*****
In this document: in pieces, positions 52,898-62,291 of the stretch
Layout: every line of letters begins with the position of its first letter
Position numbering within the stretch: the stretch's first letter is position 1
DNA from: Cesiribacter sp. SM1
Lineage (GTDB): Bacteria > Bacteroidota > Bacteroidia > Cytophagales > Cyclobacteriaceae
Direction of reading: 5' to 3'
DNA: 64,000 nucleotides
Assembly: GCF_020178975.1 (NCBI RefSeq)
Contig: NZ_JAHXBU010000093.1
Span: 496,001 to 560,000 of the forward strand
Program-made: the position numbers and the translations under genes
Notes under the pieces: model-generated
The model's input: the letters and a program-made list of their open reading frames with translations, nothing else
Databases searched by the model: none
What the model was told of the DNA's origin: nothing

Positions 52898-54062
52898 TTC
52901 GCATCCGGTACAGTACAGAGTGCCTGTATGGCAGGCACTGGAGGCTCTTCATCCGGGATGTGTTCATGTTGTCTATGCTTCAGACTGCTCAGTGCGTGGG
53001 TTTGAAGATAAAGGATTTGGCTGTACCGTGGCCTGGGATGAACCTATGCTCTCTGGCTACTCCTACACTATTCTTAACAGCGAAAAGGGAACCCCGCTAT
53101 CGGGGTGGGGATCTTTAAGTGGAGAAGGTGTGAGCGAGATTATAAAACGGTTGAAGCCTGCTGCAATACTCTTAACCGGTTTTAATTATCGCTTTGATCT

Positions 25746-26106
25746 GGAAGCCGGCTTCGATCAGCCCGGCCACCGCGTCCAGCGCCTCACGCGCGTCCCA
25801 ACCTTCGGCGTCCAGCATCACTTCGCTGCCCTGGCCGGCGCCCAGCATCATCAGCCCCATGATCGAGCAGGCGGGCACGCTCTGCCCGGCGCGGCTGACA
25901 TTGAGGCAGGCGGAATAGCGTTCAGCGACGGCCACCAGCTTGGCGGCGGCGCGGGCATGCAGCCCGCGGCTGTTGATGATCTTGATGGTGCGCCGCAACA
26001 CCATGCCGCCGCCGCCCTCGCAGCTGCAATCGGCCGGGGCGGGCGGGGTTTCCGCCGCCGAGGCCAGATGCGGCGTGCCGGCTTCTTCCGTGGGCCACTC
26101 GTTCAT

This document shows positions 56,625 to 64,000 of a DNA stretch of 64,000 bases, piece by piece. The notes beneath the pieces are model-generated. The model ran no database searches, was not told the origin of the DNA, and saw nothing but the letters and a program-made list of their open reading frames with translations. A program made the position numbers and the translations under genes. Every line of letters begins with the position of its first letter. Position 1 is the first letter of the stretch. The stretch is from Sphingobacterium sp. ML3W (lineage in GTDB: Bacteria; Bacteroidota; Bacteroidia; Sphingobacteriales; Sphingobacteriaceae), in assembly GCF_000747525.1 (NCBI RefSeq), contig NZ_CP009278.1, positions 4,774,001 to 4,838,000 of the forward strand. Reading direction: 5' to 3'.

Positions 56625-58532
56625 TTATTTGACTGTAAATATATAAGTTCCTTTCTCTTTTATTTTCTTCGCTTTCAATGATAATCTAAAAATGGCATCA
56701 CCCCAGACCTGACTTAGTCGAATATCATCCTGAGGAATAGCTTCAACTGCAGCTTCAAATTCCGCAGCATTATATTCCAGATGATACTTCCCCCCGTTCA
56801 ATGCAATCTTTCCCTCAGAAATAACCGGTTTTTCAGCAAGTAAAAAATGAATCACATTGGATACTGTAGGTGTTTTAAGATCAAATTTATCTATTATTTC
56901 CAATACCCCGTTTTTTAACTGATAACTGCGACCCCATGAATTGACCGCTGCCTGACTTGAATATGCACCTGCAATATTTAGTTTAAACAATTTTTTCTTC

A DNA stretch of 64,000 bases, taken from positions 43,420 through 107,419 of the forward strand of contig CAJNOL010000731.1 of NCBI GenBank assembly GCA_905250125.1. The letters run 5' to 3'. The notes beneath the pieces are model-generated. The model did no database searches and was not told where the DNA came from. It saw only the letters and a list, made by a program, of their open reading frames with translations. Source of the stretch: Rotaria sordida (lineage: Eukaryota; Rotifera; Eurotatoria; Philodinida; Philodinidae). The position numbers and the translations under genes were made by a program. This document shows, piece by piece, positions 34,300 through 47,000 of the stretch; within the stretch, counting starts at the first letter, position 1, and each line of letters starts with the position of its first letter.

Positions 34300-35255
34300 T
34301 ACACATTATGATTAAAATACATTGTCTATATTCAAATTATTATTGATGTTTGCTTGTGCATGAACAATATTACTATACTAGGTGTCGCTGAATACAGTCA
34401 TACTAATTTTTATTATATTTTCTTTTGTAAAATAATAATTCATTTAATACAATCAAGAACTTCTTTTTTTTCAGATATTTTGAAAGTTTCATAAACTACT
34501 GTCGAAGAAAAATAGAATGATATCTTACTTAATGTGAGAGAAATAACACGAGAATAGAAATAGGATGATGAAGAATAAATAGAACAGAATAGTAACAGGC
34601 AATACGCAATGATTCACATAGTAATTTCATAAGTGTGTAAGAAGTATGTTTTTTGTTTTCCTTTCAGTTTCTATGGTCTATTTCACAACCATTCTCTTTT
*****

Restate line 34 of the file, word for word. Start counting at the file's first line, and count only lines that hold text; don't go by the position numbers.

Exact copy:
Positions 34300-35255